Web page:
I feel this is a worry we need to listen to and address as teachers. It also made me be more aware of not giving too many instructions.”
“I think it is quite important to try and find a regular practice slot if at all possible – I know it’s not possible for everyone.
With the harder poses, treat them as something to play with. Break them down – ask yourself, what is it that’s difficult for me in this? Is there something from another pose that is similar that can help you make a connection?
It has helped me to broaden my sense of what practice is. Sometimes I will do a practice at least 50 per cent of which is chanting, and less Asana or Pranayama practice. I think when you’re at a place where you’re a bit stressed or finding it hard to focus when you’re on the mat, that can be really helpful. Yoga is more than just Asana – it’s our route into yoga, but it’s not the only thing.”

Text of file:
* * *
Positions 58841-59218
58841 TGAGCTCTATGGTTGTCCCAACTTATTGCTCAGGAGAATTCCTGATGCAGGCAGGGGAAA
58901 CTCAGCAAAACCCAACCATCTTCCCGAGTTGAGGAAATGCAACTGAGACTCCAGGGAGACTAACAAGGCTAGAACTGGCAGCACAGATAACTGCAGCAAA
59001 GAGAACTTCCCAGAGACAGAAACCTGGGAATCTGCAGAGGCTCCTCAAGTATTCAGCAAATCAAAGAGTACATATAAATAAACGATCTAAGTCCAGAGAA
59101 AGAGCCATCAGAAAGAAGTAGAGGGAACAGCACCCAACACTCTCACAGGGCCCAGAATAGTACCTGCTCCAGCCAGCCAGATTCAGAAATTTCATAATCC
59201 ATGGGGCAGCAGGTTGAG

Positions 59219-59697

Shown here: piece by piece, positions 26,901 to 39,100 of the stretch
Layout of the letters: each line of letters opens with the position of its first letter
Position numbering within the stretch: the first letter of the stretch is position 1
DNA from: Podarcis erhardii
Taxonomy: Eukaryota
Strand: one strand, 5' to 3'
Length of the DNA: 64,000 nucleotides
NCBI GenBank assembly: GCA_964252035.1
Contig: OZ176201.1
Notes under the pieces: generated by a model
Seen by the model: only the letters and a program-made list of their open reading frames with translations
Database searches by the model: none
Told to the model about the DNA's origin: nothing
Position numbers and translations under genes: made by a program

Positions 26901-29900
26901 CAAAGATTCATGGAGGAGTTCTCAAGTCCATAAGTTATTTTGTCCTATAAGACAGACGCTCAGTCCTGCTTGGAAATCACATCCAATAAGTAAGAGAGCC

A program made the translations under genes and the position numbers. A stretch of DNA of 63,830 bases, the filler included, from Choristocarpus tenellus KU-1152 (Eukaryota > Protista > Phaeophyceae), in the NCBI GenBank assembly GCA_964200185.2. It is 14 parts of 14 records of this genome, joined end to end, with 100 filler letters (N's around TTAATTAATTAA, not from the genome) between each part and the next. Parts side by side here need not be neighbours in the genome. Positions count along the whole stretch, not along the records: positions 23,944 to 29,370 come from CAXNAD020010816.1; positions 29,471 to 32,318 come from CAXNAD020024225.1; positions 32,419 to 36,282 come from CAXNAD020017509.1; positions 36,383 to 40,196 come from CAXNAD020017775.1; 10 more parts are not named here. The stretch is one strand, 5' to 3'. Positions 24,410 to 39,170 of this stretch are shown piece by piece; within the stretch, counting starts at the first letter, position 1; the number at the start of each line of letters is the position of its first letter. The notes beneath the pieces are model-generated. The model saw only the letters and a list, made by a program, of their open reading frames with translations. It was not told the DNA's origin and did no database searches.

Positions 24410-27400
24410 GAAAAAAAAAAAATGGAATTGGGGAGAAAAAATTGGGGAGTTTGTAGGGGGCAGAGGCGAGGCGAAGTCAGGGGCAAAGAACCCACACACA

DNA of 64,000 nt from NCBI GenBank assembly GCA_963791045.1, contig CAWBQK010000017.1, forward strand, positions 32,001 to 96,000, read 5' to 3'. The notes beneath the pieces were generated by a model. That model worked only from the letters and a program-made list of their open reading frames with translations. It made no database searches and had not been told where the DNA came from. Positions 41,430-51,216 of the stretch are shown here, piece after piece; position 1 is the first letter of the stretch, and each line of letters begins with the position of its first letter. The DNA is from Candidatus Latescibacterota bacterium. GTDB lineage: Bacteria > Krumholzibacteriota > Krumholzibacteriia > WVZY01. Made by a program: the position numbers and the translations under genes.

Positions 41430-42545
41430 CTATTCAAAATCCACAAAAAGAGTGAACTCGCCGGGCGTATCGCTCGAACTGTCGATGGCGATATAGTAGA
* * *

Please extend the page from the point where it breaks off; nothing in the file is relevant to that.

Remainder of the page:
“When I’m busy, I will set a timer for whatever amount of time I can spare, 5 minutes, 10 minutes, anywhere up to 20 minutes. I use Alexa or Echo to ‘set 15 minute timer’ quite a bit. I then do a Savasana with chest supported and weights on my thighs. I got some 2kg, 3kg and 5kg sandbag weights from Aldi which are great. I cover my eyes and let go. I find it creates space and calms me down. Afterwards I feel more grounded and I am able to focus better on the task in hand. I am less scattered and able to quell feelings of overwhelm.”
“Sometimes it’s hard to start but once we get going and build it into our daily routine the effects are always so positive it’s always worth it so good to encourage students in this way. It’s so important to assess how we are both physically and mentally and chose our sequences accordingly.
A short, simple practice is best. Just getting the mat out is the first step and then you are away!”